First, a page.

More than a fifth of Oklahomans under the age of 65 do not have health insurance, giving the state the sixth highest uninsured rate in the nation.

More than 690,000 non-elderly Oklahomans, or 21.9 percent, were uninsured in 2010, according to the U.S. Census Bureau. Texas had the highest rate, with 26.3 percent.


Move your cursor over a county to see its percentage and number of uninsured people  under age 65.

Source: U.S. Census Bureau

In some counties in Oklahoma, a quarter to nearly a third of the population lacks health insurance. The highest percentages are found in smaller, rural counties, such as Cimarron County and Harmon County. Counties with higher poverty rates, such as in southeastern Oklahoma, tend to have greater shares of uninsured residents.

Oklahoma County’s rate, 22.5 percent, is above the state average, and Tulsa County’s, 21.8 percent, is slightly below.

There are many reasons why a state would have high rates of uninsured, said Judy Grant, director of community development for the Oklahoma Primary Care Association. In Oklahoma, in addition to poverty, many employers don’t offer health insurance, so even employees who work full-time are uninsured.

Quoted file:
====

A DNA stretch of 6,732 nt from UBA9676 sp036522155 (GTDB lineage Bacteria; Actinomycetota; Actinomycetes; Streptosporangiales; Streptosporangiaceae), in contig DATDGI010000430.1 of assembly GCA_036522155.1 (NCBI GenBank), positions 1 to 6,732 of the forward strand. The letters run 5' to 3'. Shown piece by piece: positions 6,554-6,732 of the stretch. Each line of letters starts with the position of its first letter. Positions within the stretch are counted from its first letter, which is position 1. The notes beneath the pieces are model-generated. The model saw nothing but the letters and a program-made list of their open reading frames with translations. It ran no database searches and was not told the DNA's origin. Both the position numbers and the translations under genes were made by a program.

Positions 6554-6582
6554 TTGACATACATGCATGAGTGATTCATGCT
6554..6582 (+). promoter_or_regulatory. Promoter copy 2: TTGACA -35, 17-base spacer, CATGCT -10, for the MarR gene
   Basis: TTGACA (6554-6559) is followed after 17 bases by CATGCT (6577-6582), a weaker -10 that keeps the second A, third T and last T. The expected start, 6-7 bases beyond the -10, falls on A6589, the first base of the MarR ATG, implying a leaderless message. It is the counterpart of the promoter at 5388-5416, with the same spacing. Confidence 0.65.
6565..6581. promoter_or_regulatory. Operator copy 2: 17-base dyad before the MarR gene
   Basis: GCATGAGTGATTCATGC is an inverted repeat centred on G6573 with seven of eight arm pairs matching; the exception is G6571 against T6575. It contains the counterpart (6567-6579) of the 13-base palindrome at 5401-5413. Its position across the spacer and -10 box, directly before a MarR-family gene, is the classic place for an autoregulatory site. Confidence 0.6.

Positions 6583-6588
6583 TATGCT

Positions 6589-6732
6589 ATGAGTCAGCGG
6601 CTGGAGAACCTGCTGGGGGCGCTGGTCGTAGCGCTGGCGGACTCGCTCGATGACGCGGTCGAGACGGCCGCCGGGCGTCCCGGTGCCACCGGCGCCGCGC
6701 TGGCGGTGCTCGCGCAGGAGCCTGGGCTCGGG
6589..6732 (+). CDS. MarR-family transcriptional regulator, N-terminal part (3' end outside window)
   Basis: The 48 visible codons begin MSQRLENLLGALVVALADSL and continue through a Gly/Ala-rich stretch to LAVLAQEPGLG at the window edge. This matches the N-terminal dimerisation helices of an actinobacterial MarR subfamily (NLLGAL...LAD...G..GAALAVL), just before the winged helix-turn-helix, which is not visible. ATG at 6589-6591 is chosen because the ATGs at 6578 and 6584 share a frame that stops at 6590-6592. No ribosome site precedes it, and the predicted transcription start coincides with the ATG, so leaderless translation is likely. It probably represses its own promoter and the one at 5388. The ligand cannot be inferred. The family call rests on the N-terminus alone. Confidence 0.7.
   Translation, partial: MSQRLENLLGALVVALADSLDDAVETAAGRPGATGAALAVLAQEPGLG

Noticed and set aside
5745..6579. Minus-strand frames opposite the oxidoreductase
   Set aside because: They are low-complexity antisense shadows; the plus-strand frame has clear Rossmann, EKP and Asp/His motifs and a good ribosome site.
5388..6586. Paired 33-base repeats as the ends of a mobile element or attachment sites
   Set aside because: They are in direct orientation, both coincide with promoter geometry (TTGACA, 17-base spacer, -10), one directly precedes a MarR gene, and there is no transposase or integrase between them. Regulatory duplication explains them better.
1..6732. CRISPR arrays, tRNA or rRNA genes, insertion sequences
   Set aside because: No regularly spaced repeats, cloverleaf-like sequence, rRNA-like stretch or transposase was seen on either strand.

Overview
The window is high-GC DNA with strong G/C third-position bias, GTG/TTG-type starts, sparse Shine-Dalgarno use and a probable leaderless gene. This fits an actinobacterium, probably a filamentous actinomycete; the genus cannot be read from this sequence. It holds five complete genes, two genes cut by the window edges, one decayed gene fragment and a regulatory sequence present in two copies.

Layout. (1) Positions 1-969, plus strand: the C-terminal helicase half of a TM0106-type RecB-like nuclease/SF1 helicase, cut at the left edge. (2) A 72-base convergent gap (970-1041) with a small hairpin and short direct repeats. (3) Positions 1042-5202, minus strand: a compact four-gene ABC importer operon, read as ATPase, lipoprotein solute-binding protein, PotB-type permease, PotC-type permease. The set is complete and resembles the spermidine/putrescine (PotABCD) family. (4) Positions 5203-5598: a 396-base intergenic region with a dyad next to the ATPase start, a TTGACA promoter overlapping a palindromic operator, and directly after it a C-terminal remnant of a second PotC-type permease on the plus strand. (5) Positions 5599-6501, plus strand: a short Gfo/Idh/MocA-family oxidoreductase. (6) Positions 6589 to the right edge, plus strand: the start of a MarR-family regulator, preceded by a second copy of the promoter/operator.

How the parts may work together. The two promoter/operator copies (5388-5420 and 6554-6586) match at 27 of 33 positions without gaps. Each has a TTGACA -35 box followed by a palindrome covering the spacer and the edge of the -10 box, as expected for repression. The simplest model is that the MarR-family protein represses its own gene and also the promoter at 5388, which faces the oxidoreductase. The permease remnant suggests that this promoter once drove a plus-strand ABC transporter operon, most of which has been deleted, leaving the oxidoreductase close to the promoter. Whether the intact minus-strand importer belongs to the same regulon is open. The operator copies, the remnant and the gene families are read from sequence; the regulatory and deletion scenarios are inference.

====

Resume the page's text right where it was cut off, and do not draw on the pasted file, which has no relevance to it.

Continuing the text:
“It’s a delicate balance because we need a healthy workforce, but employers can’t always offer that coverage to their employees,” Grant said.

The problem with having so many uninsured residents is that more people delay seeking treatment and don’t see a doctor regularly, which can mean cases of diabetes, hypertension and other chronic illnesses aren’t discovered until they become severe, she said. The treatment thus becomes more expensive.

Grant said greater access to insurance and more affordable community clinics are the best ways to catch these illnesses early and produce better health outcomes in the state. The Patient Protection and Affordable Care Act is aimed at reducing the number of uninsured and saving on costs in the long term, but thousands of low-income Oklahomans will remain uninsured because the state is not expanding Medicaid.

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